"It was a remote-controlled bomb. Two policemen died on the spot, while a third has succumbed to his injuries a short while ago," Mohammad Haroon, a police official, told the Reuters news agency.

On Friday, in another incident, missiles fired from a suspected US drone killed at least eight people near the town of Mir Ali in North Waziristan's tribal region.

Taliban assault

Peshawar, capital of the North West Frontier Province (NWFP) bordering Afghanistan, has borne the brunt of the attacks perpetrated by the Taliban in recent weeks in retaliation for a military offensive launched in the country's semi-autonomous tribal region of South Waziristan.

In depth

  Video: On Pakistan's frontline
  Video exclusive: South Waziristan's civilians suffer
  Video: Civilians flee Pakistani army offensive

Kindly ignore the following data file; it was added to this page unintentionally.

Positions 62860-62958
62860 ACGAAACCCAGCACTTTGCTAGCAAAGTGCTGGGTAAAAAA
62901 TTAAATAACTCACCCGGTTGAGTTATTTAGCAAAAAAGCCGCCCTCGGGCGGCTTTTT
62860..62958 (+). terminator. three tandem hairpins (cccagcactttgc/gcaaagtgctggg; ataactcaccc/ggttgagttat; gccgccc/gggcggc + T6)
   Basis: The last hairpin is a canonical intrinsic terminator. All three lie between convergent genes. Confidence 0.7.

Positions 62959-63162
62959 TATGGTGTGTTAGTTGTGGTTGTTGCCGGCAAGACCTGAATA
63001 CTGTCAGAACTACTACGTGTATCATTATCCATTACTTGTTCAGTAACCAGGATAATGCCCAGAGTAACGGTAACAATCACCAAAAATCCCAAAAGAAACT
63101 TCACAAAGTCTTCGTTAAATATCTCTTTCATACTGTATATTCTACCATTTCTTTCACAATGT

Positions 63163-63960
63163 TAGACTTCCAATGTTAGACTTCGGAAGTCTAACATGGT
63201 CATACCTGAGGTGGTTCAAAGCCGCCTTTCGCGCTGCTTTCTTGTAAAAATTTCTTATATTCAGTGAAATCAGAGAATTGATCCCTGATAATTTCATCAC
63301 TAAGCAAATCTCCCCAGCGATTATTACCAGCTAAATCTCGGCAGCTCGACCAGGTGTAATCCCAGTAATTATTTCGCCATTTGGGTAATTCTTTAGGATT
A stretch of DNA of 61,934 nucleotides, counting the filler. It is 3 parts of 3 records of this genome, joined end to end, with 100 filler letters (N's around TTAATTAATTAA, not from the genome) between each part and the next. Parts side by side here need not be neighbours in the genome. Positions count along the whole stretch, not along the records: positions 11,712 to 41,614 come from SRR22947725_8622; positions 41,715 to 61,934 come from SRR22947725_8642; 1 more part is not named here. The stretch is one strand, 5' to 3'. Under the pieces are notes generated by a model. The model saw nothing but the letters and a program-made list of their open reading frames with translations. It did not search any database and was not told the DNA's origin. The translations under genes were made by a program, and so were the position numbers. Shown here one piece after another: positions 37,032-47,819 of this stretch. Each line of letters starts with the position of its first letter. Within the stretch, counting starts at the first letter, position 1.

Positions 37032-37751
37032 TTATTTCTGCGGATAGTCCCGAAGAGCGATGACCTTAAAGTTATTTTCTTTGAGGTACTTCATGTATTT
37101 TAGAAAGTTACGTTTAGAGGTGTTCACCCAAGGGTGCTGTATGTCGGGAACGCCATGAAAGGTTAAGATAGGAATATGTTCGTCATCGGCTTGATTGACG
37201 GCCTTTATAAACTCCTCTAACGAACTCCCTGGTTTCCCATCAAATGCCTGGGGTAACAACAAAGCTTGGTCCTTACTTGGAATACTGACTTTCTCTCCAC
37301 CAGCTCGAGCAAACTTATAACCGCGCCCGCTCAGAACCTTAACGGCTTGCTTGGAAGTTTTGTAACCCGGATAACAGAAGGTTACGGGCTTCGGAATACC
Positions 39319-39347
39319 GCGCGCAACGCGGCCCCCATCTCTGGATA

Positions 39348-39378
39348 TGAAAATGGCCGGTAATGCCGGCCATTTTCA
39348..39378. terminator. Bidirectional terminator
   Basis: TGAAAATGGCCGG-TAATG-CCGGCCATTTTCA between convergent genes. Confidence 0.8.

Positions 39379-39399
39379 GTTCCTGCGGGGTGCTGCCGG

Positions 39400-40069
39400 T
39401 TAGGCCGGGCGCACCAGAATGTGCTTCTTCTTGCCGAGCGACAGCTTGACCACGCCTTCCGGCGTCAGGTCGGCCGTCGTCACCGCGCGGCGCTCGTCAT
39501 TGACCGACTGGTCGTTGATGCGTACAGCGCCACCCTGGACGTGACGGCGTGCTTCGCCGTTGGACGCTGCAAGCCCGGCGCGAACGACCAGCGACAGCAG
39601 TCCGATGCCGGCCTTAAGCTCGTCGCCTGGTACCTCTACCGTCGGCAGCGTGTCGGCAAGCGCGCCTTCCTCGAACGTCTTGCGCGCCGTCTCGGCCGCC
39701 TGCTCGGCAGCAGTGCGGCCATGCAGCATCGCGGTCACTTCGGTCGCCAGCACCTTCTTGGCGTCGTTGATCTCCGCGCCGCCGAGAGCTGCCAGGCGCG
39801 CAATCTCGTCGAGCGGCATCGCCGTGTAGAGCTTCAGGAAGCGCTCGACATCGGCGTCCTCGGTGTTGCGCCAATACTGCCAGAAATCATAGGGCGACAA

Video: Security crisis in Pakistan
  Video: Pakistan army HQ attacked
  Profile: Pakistan Taliban
  Witness: Pakistan in crisis
  Riz Khan: The battle for the soul of Pakistan

The military launched its offensive against members of the Tehreek-e-Taliban Pakistan, one of the main anti-government groups, nearly three weeks ago, pitting about 30,000 troops against an estimated 10 to 12,000 Taliban fighters in South Waziristan.

Eight suicide bomb attacks in Pakistan this month alone - six of them in Peshawar - have killed 110 people.

The Pakistani Taliban has claimed responsibility for several of the attacks, but Yusuf Raza Gilani, Pakistan's prime minister, said that many of the group's commanders were on the run.

"They are using the weapons they have scattered here and there," he said.

"God willing, it will take some time, but I assure you things will return to normal soon."

The US, weighing options for how to tackle an intensifying Taliban campaign in Afghanistan, has welcomed the offensive but is keen to see Pakistan tackle Afghan Taliban factions based along the border.
   
Despite the barrage of bombs, the Pakistani government says it is determined to defeat the Taliban fighters with the help of its allies.